At the turn of the 20th century, the 401 Richmond building was occupied by the Macdonald Manufacturing Company, which operated a factory producing the finest lithography on tinware in Canada. The original building, which began construction in 1899, was followed by four four-storey expansions between 1903 and 1923 to the west, north, and northeast. From the sky, 401 Richmond looks like a capital "A" with a crosswalk or bridge (what we now call the skywalk) connecting the north and south buildings.
The Macdonald Manufacturing Company was purchased in 1944 by Continental Can of Canada who then occupied the premises until 1967. Over the next twenty-five years the building fell into the hands of several owners, and by 1994, was bankrupt and ready for the wrecker's ball. That same year the building was purchased by the Zeidler Family and Margaret Zeidler took over as President.
The intention from the very beginning was to create a vibrant mixed-use building with a focus on the arts. As Margaret Zeidler explains "when we first bought the building in 1994, our aim was to retain its current atmosphere and low rents while slowly making improvements. One of the things that impressed us about 401 Richmond was the interesting mix of tenants that already existed in the building. This synergy of people is something we wanted to expand upon, and so, we came up with a few ways we hoped would foster community spirit: create a regular newsletter, have periodic tenant get-togethers, and renovate the building with central, communal spaces."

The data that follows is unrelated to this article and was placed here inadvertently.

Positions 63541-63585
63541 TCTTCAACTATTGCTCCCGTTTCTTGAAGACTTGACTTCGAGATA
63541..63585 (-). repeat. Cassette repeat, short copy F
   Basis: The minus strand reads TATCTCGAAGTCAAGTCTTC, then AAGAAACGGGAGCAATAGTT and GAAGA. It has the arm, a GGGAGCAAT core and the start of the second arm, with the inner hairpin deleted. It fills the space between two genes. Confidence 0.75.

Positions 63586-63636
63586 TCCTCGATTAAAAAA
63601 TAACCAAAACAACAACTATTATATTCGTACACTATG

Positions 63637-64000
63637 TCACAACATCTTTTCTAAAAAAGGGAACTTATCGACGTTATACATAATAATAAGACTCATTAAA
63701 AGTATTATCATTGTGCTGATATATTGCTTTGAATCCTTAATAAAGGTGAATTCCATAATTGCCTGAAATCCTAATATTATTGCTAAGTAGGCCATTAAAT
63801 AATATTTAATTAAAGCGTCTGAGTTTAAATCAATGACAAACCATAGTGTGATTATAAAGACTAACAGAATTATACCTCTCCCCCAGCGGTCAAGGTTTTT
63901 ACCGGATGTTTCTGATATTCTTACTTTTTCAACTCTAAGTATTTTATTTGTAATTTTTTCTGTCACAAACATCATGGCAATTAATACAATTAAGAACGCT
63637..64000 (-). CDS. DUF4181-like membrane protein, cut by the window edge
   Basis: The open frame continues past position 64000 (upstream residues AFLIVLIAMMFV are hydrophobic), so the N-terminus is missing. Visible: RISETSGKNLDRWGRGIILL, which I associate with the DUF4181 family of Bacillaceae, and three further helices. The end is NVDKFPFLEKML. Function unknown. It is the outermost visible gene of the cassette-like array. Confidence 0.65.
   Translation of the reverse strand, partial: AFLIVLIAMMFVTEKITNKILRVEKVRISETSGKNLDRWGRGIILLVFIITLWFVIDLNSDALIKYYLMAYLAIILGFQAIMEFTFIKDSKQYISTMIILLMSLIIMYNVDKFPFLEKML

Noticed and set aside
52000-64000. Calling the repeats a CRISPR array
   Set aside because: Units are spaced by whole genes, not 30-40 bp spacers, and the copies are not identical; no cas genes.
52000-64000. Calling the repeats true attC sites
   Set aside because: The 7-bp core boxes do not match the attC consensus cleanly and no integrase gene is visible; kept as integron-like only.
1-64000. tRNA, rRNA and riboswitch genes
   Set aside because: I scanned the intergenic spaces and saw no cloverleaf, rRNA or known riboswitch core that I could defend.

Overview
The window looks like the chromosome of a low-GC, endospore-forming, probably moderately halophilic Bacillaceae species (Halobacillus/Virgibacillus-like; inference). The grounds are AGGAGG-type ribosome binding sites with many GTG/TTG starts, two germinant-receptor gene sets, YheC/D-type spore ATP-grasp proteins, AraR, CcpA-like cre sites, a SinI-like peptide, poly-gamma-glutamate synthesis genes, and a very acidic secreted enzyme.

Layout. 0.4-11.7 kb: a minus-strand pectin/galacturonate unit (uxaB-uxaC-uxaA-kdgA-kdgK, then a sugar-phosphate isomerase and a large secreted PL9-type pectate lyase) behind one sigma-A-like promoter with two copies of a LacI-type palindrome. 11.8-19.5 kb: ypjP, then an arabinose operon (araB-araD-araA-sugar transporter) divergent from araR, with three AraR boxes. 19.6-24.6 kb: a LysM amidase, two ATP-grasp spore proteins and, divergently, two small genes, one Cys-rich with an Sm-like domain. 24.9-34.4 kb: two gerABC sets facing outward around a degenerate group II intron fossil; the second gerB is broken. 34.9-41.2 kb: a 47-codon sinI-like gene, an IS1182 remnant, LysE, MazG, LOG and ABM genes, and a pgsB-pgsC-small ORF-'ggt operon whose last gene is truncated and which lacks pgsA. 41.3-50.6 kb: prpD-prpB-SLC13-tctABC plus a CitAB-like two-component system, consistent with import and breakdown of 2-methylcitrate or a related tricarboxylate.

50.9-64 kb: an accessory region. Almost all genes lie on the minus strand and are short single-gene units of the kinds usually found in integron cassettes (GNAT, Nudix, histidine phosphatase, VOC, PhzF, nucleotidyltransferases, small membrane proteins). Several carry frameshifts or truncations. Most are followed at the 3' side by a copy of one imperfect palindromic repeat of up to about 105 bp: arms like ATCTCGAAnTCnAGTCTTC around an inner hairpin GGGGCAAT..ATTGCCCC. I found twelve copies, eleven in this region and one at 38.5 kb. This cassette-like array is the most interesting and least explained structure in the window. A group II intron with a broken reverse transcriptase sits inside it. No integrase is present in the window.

Since 1994, 401 Richmond has undergone a dramatic transformation from rundown factory to a thriving centre for the arts in Toronto. Today the 200,000 square foot structure houses over 140 artists and entrepreneurs, a vibrant urban community of fine artists, designers, milliners, architects, filmmakers, galleries, musicians, arts organizations, and magazines.
As a sign of respect for 401's past, in 1995 the former employees of Continental Can Company visited the revitalized building. A group of over 30 toured 401 Richmond and heard wonderful stories en route. We have also kept in contact with members of the "Ex-Cons" (retired Continental employees) to maintain this vital link to the history of this extraordinary building. You can read more about our most recent visit with Ben Pawluk and Don Moffett in the Spring 2007 issue of our newsletter.
Born in Warsaw, Ontario Loftus Lloyd was the Factory Manager at 401 Richmond when it was the Macdonald Manufacturing Company. He retired in 1950 after 51 years of service, and, in 1976, wrote a history of the company which was published in 1993. Mr. Lloyd died in 1982.
We spoke to Mr. Lloyd’s son, Douglas, who edited and arranged the manuscript written by his father. Mr. Lloyd junior remembers visiting 401 Richmond long ago and listening to his parent’s dinner conversations about the building through the 1920’s, 30s and 40s. Compiling his father’s book was a labour of love for Douglas Lloyd. He sent copies of the historic document to various libraries and archives throughout Toronto, but no one expressed any thanks. Our inquiry was the first positive feedback he’s received.